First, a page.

Massachusetts Bishop Taking Center Stage in Interreligious Dialogue

News: Crisis in the Church
by Bradley Eli, M.Div., Ma.Th.  •  •  February 15, 2016   

Is Bp. Rozanski becoming the new kingpin of interfaith "conversation without conversion"?

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SPRINGFIELD, Mass. ( - Does the Catholic Church in America have a new champion of ecumenical dialogue? It's a question various Catholics are wondering about as Bp. Mitchell T. Rozanski of Springfield, Massachusetts is notably taking center stage with these exchanges.

In the last three weeks, Bp. Rozanski's name has been tied to no fewer than three high-profile documents or letters where he advances the case of dialogue with Lutherans, Muslims and such fallen-away Catholics as practicing homosexuals.

For instance, Wednesday, at the University of San Diego, the U.S. Conference of Catholic Bishops (USCCB) is participating in a panel discussion with the Muslim Brotherhood front group, the Islamic Society of North America.

These talks spring from the newly formed National Catholic-Muslim Dialogue, an outreach group sponsored by the USCCB committee for Ecumenical and Interreligious Affairs, chaired by Bp. Rozanski.

As reported last week concerning these meetings, Bp. Rozanski is taking a prevalent role in advocating for a national dialogue with Muslims. For the previous two decades the committee had co-sponsored regional talks between Catholic and Muslims.

Some people are pointing out the naïveté in engaging in such talks with Muslims who are known to be in turn proselytizing Catholics in what's called Dawa.

Omar Ahmad, Founder of the Council on American-Islamic Relations (CAIR), proclaimed emphatically, "Islam isn't in America to be equal to any other faith, but to become dominant."

But Rozanski has as his expressed game plan only to "model real dialogue and good will."

The bishop also made recent news on the ecumenical front by posting his pastoral letter on evangelization, "The Wideness of God's Mercy," to his diocesan website. reported on this document, which urged welcoming gays and others estranged from the Church by encouraging priests to "use their language" and to try "connecting more than correcting."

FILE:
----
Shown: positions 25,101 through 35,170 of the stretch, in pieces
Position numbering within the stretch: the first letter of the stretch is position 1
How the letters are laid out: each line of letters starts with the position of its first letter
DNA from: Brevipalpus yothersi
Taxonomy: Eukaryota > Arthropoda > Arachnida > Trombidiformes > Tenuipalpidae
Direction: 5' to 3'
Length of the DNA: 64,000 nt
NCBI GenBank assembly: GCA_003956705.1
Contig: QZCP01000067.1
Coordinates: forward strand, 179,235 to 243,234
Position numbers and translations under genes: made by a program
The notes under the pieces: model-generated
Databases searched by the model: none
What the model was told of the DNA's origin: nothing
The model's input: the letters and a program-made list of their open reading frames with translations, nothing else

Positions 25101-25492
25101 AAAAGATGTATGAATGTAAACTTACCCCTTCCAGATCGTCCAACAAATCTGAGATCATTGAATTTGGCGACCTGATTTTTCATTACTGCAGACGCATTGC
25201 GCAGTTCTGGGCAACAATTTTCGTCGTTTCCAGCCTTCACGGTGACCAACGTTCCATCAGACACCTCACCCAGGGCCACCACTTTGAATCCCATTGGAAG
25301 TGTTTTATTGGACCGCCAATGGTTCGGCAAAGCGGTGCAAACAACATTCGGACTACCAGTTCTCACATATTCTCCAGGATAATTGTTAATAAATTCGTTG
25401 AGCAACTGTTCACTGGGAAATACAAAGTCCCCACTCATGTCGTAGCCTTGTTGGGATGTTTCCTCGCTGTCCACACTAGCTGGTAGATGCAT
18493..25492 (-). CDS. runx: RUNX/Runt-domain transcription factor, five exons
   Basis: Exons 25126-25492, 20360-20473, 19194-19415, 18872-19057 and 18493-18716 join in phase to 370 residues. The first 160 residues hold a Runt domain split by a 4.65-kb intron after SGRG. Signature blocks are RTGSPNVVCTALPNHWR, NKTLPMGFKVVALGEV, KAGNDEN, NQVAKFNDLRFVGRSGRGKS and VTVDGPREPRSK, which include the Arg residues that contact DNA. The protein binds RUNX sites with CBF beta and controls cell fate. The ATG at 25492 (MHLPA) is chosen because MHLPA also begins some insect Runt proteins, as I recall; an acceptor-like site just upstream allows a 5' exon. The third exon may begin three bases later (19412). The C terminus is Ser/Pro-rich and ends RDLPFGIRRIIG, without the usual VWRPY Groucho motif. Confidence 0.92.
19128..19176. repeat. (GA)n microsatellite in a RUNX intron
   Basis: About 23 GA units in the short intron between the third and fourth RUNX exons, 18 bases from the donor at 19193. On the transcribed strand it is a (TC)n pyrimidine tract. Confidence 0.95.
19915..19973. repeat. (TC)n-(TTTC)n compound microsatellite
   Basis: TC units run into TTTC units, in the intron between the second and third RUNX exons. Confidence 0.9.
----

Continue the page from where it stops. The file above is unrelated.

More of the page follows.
The document includes nothing in the way of correction, with no mention of the need for repentance and conversion for those wishing to call themselves Catholic.

Rozanski also made headlines with the document he himself authorized, "Declaration on the Way," an ecumenical effort between Catholics and Lutherans notable for its failure to discuss real differences between the two religions.'s panel on "The Download" combed through this document and found multiple examples where it glosses over differences in beliefs with the use of equivocations, and prescinds from making necessary distinctions regarding priesthood, Church, sacrament, sacrifice, Eucharist, as well as other theological points, calling into question the genuineness of such unity.

The Church has warned against such attempts to water down the Faith in order to gain converts. In Pope Leo XIII's 1899 encyclical "Testem Benevolentiae," he rejected the false ecumenism he called "Americanism":

They contend that it would be opportune, in order to gain those who differ from us, to omit certain points of her teaching which are of lesser importance, and to tone down the meaning which the Church has always attached to them. ... We cannot consider as altogether blameless the silence which purposely leads to the omission or neglect of some of the principles of Christian doctrine.

Learn more about the "Declaration on the Way" by watching "The Download—Communion for Lutherans?"


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